Are Low-Carb Diets and Weight Training Good or Bad?

My colleague Paul Rogers, our Guide to Weight Training, recently wrote an article entitled "How Low-Carb Diets Can Hurt Your Weight Training". I have a few points of disagreement with Paul, and he has kindly agreed to a discussion of these issues here on my blog, where he will answer in the comment section, and then I can respond to him there as well. This I hope will help me to learn more about the issues involved, since it's something I'd like to eventually write about.

Paul's Points

Paul says that carbohydrates are the main fuel for exercise, particularly "fast and intense exercise". As such, they are important for "athletes, weight trainers and heavy exercisers". He points to a couple of studies to prove his point, saying that neither fat nor protein are good energy sources for high-performance exercisers. He also asserts that low-carb, high-protein diets may adversely affect bone density.

My Response

First of all, I think we have to make a couple of distinctions, especially for my readers, most of whom are not as dedicated exercisers as Paul's readership. The first is that we aren't talking about moderate recreational exercisers, but dedicated athletes, body builders, and the like. The second is that we also must separate "heavy exercisers" and athletes who do primarily endurance activities which are mainly aerobic (e.g. running, cycling) from weight lifters and others who do very short bursts of anaerobic muscle activity.

Some Perspective

Prior to the advent of agriculture, hunter-gatherer tribes in temperate climates ate diets naturally low in carbohydrate (in winter, very low in carbs). These diets were generally high in fat, which was prized. Just to stay alive, they led a very active lifestyle on a low-carb diet. By most measures, our health began to decline once we began cultivating grains, although this probably also enabled "civilization" as we know it.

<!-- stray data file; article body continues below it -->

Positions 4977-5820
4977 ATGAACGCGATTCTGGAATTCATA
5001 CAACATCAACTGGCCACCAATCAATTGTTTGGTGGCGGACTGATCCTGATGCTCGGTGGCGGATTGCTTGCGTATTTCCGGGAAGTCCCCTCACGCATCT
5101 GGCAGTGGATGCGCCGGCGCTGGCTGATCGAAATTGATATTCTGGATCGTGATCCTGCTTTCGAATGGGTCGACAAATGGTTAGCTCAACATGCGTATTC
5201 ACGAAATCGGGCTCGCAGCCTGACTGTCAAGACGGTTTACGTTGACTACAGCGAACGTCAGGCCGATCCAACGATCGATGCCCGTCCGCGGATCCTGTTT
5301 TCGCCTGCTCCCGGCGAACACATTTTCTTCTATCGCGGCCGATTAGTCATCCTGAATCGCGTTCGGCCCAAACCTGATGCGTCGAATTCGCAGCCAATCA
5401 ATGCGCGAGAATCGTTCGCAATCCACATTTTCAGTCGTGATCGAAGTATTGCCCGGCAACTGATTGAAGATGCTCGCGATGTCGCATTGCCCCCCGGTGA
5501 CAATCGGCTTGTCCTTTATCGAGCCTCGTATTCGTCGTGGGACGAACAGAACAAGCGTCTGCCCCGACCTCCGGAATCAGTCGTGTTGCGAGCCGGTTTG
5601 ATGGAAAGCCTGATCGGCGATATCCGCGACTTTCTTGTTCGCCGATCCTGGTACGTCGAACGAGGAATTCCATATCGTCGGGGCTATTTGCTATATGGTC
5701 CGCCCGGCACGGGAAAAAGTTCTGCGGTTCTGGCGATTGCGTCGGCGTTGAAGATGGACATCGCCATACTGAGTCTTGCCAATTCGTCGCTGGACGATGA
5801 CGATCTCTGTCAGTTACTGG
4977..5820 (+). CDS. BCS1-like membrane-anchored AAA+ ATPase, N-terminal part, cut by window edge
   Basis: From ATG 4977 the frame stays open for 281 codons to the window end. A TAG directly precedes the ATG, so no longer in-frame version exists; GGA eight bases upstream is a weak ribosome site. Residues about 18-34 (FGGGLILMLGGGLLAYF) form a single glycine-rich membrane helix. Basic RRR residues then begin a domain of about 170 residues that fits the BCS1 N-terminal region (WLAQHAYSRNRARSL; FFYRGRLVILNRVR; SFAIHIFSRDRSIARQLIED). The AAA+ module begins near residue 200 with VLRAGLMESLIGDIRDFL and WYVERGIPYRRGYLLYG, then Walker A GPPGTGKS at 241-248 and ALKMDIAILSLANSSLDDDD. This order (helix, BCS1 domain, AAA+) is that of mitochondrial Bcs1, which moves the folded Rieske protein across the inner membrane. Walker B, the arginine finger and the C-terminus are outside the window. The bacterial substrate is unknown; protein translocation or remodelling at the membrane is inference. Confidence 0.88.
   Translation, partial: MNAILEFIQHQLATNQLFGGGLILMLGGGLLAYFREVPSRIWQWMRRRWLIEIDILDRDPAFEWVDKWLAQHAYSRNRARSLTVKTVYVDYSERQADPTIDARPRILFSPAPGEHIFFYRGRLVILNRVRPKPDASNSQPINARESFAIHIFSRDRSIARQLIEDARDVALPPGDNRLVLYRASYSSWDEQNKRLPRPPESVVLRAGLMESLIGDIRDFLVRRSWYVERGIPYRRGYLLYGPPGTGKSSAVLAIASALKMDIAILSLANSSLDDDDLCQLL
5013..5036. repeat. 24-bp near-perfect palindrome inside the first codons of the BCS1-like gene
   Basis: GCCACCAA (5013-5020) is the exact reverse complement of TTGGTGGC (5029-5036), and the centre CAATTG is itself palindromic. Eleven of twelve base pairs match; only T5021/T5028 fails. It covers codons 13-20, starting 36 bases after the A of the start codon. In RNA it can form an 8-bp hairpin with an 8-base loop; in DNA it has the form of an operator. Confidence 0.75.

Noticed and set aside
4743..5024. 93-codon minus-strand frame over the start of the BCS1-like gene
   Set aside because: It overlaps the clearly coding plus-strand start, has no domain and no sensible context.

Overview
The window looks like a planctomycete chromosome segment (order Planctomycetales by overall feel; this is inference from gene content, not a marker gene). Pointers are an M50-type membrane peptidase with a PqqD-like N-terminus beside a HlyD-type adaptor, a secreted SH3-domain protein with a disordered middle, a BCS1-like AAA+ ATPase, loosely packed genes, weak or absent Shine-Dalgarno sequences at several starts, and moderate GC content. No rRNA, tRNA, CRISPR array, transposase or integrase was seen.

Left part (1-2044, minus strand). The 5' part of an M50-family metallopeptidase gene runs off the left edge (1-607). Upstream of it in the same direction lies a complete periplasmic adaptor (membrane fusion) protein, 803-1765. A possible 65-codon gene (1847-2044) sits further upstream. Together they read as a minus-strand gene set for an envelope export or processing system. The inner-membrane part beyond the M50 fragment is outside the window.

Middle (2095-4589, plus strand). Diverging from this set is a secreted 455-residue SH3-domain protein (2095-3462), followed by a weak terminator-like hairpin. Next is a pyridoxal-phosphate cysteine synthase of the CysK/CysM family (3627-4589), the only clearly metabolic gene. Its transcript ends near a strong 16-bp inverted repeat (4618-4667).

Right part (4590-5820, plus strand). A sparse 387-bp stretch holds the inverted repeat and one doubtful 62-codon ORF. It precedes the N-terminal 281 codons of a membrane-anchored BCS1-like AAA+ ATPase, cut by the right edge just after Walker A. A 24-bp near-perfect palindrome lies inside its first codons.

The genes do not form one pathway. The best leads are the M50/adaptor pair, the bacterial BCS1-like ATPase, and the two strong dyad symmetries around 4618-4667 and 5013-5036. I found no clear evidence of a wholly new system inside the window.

Low-Carb Diets and Exercise

This is an area that has not had a ton of research, but these are some things that are suggested by the studies that have been done:

- Heavy exercisers who do endurance-type exercise tend to have a drop in efficiency in the early weeks of a low-carb diet, but their bodies usually recover within 2-4 weeks. For example, I have spoken to a few triatheletes who were discouraged when first cutting carbs, as their training tended to suffer, but each of them found that over time they had a surge in exercise efficiency and then had gratifying improvements in their times, leading to a burst of personal bests. (Check out this article about Paleo eating for athletes in Runner's World - the description in the paragraph that begins "Still, Joe Friel was skeptical..." is very typical.) This process has been referred to as "keto-adaptation" or "fat adaptation" as the body becomes better able to use fat for energy under exercise conditions.

- There is debate about how low in carbohydrates the diet must be to trigger keto-adaptation. Some say below 20% of calories, but I haven't found good hard data on this. I have the impression that this is not known with certainty.

- Keto-adaptation is probably of more limited use in short-burst anaerobic exercise, although there is also debate on this point.